SBS Companyweb migration
You will of course have to one more after what I wrote about in these posts (Foundation 2010 to Foundation 2013) but the database migration process is identical.
Summary – Templating
Templating allows you to migrate more complete blocks of information that simply exporting. You can also generally maintain history and metadata. At worst it allows to keep the SharePoint site structure but the overheads are steep, because the downsides include:
– Significant requirement in hardware to run up swing migration servers.
– Limits on how large templates can be.
– Large sites take time to copy, attach and upgrade.
– Security will need to be regenerated on new SharePoint site.
– More chance of issues developing while migrating. For example, if there are incompatibilities or database corruptions this process can become complex.
3. Third Party tools
There are not many third party tools available that offer a fully automated process of migrating SharePoint. Some of these almost have minimum SharePoint version requirements, so check before shelling out money. The main downside of these tools are that they are expensive. They are aimed at Enterprises rather than small businesses.
Once such tool is ShareGate but as you can see it is not particularly cheap for a one off migration:
Also be aware that those prices are annual prices. So to do a full site migration you are currently looking at $2,000. That is roughly about 20 hours of time if you want a comparison (and that doesn’t include the time spent to work out how ShareGate functions).
I have used ShareGate and have had conversations with them about their pricing, especially for SMB, but alas it appears like most third party tools with SharePoint Enterprises are the focus.
Another option is Metavistech at:
No pricing on their site but expect to pay at least ShareGate money. This tool appears to be more encompassing than ShareGate but I have not any experience with the product.
Another option is Quest Migration Suite for SharePoint at:
Another option is AvePoint:
Office 365 MVP Benoit Hamet did a series of posts on migration to SharePoint Online 2010 using AvePoint for migration which you can find here:
Office 365 / SharePoint – Migrate your On Premises SharePoint content to SharePoint 2010 Online – Part 1 – Migration tool installation
Office 365 / SharePoint – Migrate your On Premises SharePoint content to SharePoint 2010 Online – Part 2 – Connection to Office 365
Summary – Third Party tools
These tools are going to make migration much easier. They are going to take just about all of the content and potential even handle securities. However, the down side is cost. None of these plans are cheap, they are thousands of dollars because they are enterprise focused. Downsides are:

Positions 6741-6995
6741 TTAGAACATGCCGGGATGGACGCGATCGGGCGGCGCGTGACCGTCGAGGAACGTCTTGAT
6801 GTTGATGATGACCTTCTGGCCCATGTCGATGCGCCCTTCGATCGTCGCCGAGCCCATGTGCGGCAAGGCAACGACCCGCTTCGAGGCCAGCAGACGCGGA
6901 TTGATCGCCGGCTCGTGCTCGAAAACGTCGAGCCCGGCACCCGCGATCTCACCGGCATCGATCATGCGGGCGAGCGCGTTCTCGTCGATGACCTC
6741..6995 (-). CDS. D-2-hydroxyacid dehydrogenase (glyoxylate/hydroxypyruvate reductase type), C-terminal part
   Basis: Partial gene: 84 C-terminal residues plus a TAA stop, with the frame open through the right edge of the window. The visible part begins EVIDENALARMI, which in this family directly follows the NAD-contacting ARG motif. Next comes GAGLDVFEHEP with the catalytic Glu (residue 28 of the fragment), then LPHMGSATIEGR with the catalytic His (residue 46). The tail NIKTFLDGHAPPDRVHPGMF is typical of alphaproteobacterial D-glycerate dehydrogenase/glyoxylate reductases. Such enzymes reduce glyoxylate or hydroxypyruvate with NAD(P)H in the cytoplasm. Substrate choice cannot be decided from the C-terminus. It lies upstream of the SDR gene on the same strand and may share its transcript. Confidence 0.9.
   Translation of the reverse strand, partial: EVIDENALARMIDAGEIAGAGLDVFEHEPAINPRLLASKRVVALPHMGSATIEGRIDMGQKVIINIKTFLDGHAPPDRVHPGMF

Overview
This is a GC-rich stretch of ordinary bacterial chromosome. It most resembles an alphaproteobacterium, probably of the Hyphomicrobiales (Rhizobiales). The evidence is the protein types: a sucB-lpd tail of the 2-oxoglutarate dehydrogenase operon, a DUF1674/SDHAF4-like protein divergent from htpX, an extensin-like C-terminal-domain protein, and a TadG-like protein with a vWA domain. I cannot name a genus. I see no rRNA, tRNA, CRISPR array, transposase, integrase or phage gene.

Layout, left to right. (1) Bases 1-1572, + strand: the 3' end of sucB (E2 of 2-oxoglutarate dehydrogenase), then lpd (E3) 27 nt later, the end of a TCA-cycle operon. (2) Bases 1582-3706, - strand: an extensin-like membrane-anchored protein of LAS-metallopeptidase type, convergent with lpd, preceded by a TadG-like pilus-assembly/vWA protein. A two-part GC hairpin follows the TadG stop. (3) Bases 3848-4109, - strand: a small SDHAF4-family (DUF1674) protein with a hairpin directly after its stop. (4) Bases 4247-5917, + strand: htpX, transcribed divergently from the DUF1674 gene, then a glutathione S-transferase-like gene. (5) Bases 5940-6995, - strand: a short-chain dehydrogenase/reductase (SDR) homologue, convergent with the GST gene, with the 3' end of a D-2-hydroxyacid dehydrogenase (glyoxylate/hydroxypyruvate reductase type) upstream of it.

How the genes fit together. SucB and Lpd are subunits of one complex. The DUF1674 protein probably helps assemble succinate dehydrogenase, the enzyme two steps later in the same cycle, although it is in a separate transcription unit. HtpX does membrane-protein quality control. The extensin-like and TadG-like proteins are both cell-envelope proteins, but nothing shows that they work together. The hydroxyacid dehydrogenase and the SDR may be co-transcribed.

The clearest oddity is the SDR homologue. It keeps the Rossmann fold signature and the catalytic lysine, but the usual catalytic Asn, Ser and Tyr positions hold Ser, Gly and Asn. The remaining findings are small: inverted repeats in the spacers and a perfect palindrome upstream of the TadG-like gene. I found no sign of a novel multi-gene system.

– Need to spend time understanding how tools operate.
– May still need to re-generate securities on new site.
Appendix – Third Party tools
In the mix of third party tools I will throw in Skykick. This a service that will migrate all your on-premise information (mail, data, etc) directly to Office 365. Again, I have no experience with this company and I have received no replies to email conversations I attempted.
They would seem to be a good option provided you simply want the information across into Office 365 as is. I have no idea about how it would appear in SharePoint, how securities would be managed and what happens if there were items that could not be migrated.
It is certainly an option worth considering if you are planning on moving all the data in one hit and just want SharePoint to ‘work’ in Office 365. Personally, I have my doubts until I have actually seen the process operate, in that case I leave it up to other to leave a comment on this post or contact me directly (email@example.com) with their experiences.
That in broad strokes is what I see as you options. All require work, some require more time, some require more money but all need a fair amount of planning and understanding of the migration process.
The best option for people unfamiliar with SharePoint is probably simply to export the data, however be aware of the limitations that brings.
If you have any questions or need assistance with SharePoint migrations to Office 365 I suggest you contact me directly (firstname.lastname@example.org) and I’ll do what I can to assist. Hopefully, I can build this post out into more information tools and procedures to smooth the way for people. Of course, everything about Companyweb to Office 365 migrations I learn goes into my Guide (www.wssops.com) which I think is pretty good value for everything it contains, especially for SMB.